Passenger Sues United for $5 Million Over Non Functioning In-Flight Entertainment

by Adam

Forget the $50-$200 voucher for non functioning in-flight entertainment…how about a $5 million lawsuit! On a flight from San Juan, Puerto Rico (SJU) to Newark (EWR), passenger Cary David paid $7.99 for DirecTV seat-back access but claims it only worked during the final few moments of the flight.

According to Yahoo (thanks Mark for sharing), United is claiming that they make it very clear that their live tv service only works over the continental US:

“On our DirecTV-equipped planes, we clearly inform our passengers in writing on the screen before they confirm their purchase that Live DirecTV programming is not available while the aircraft is outside of the continental United States,” said a spokesperson from United Airlines. “And that Wi-Fi service is available over the continental U.S.” Since they were not flying over the U.S., United is asking that the suit be thrown out.

The lawsuit was filed on behalf of “any person who used the DirectTV system since January 1, 2012 during a flight that flew outside of the continental United States or over water”.

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ALCO May 11, 2015 - 6:00 pm

The lawsuit is a class action, filed on behalf of all people similarly situated. The lead plaintiff is not actually suing for $5 million for herself. The $5 million is likely an estimate of what all similarly situated putative class members (plaintiffs) spent for service not delivered during the putative class period. No idea how the plaintiffs’ attorneys arrived at that estimate, but it’s not what a single plaintiff is seeking.

Assuming the case ever makes it past the motion to dismiss stage, class certification stage, summary judgment stage, and trial/appeals, the most any one plaintiff will ever recover is his/her provable economic losses. Assuming the case ever gets that far, such losses will be determined pursuant to a formula that can be applied uniformly across the entire class (e.g., $X for each provable instance of not receiving the charged service). For the plaintiff named in the article, that sounds like some percentage of $7.99 (what she spent for the service she claims not to have fully received).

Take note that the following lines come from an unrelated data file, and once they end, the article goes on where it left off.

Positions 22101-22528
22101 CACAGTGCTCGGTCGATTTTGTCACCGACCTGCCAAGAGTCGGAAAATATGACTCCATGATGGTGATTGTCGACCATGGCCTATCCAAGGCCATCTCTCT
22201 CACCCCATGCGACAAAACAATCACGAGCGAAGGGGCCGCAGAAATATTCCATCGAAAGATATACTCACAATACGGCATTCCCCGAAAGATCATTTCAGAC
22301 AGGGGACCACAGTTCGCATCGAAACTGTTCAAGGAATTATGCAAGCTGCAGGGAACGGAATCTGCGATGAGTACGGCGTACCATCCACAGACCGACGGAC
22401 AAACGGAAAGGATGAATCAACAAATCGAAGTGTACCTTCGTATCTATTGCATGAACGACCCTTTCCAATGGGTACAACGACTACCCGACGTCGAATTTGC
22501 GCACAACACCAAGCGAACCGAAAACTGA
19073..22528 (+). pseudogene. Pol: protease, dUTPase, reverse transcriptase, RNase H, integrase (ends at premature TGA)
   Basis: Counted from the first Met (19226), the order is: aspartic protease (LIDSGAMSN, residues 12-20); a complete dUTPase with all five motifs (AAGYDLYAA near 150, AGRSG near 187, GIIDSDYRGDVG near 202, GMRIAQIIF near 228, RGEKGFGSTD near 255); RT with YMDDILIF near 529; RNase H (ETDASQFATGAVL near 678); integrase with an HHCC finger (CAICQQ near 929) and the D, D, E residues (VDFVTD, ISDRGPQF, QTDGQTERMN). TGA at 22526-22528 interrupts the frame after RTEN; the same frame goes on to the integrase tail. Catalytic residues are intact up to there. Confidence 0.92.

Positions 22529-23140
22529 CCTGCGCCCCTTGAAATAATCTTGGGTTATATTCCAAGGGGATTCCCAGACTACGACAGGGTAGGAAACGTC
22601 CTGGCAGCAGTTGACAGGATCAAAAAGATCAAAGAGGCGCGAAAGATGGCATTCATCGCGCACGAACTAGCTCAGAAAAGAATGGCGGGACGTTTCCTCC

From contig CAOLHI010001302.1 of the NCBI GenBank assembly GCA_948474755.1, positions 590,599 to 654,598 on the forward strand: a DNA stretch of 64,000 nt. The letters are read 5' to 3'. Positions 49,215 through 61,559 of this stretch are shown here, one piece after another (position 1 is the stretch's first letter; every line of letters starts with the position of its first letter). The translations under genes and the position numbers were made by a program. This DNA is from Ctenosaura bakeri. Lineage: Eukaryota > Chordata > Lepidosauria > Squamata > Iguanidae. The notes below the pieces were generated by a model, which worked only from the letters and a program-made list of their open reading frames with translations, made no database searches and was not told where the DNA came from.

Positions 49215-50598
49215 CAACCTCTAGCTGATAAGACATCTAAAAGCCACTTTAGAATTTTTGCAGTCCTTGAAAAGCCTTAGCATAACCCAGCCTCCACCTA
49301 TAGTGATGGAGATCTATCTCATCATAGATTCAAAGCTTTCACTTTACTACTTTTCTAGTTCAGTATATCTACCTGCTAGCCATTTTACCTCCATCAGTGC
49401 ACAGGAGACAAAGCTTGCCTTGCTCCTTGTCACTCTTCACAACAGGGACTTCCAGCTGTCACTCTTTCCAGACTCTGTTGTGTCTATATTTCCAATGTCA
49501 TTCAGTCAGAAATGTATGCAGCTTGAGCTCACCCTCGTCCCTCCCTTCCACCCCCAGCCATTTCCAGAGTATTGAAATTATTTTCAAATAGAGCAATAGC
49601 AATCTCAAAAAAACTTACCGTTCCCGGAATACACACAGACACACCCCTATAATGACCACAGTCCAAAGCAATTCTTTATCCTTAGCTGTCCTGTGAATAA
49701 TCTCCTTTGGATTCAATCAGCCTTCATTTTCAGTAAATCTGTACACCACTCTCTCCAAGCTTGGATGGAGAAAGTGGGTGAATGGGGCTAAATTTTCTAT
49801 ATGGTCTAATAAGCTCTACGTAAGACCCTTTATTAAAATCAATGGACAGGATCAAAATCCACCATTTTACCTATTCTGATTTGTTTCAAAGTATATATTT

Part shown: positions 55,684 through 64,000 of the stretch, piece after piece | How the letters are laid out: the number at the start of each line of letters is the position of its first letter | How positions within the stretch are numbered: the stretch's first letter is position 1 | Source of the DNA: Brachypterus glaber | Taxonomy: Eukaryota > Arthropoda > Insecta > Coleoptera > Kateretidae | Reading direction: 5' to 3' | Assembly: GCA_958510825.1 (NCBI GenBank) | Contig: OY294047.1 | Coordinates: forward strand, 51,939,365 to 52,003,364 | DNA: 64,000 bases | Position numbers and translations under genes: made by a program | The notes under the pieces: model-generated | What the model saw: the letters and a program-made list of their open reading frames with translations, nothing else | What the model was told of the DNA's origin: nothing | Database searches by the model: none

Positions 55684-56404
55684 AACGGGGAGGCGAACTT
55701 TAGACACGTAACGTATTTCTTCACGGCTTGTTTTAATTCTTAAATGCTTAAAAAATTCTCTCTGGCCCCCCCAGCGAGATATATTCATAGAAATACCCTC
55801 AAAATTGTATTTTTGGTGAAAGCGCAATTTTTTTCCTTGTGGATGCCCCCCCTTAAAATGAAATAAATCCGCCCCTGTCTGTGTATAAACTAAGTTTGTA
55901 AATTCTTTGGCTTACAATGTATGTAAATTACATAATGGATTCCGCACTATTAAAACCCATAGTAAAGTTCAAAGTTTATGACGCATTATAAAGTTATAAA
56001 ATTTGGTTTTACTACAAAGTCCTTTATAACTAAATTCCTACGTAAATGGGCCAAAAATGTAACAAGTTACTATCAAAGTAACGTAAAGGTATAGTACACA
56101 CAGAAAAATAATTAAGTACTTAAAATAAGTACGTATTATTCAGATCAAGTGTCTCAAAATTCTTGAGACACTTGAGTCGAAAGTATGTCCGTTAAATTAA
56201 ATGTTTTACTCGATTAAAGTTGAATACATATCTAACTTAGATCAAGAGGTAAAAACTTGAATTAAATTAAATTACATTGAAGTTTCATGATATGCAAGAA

Class actions allow cases to be brought that wouldn’t otherwise be economical on an individual basis. No attorney would ever file a lawsuit to recover $7.99. Filing fees alone, which are miniscule in relation to other expenses in cases like these, run to substantial multiples of that.

AlohaDaveKennedy May 11, 2015 - 6:09 pm

Sounds like:

I want my, I want my DTV
I want my, I want my DTV

Now look at them yo-yo’s, that’s the way you do it
You sue the airline over DTV
That ain’t workin’, that’s the way you do it
Money for nothin’ and your lawyers work to fleece
Now that ain’t workin’, that’s the way you do it
Lemme tell ya, them guys ain’t dumb
Maybe get a blister on your little finger
Maybe get a blister on your thumb…

Marc May 12, 2015 - 7:01 am

I had a non-functionning TV from YUL to LGA and got a 5 % discount voucher for my next flight… Maybe I should have asked for more! 😉


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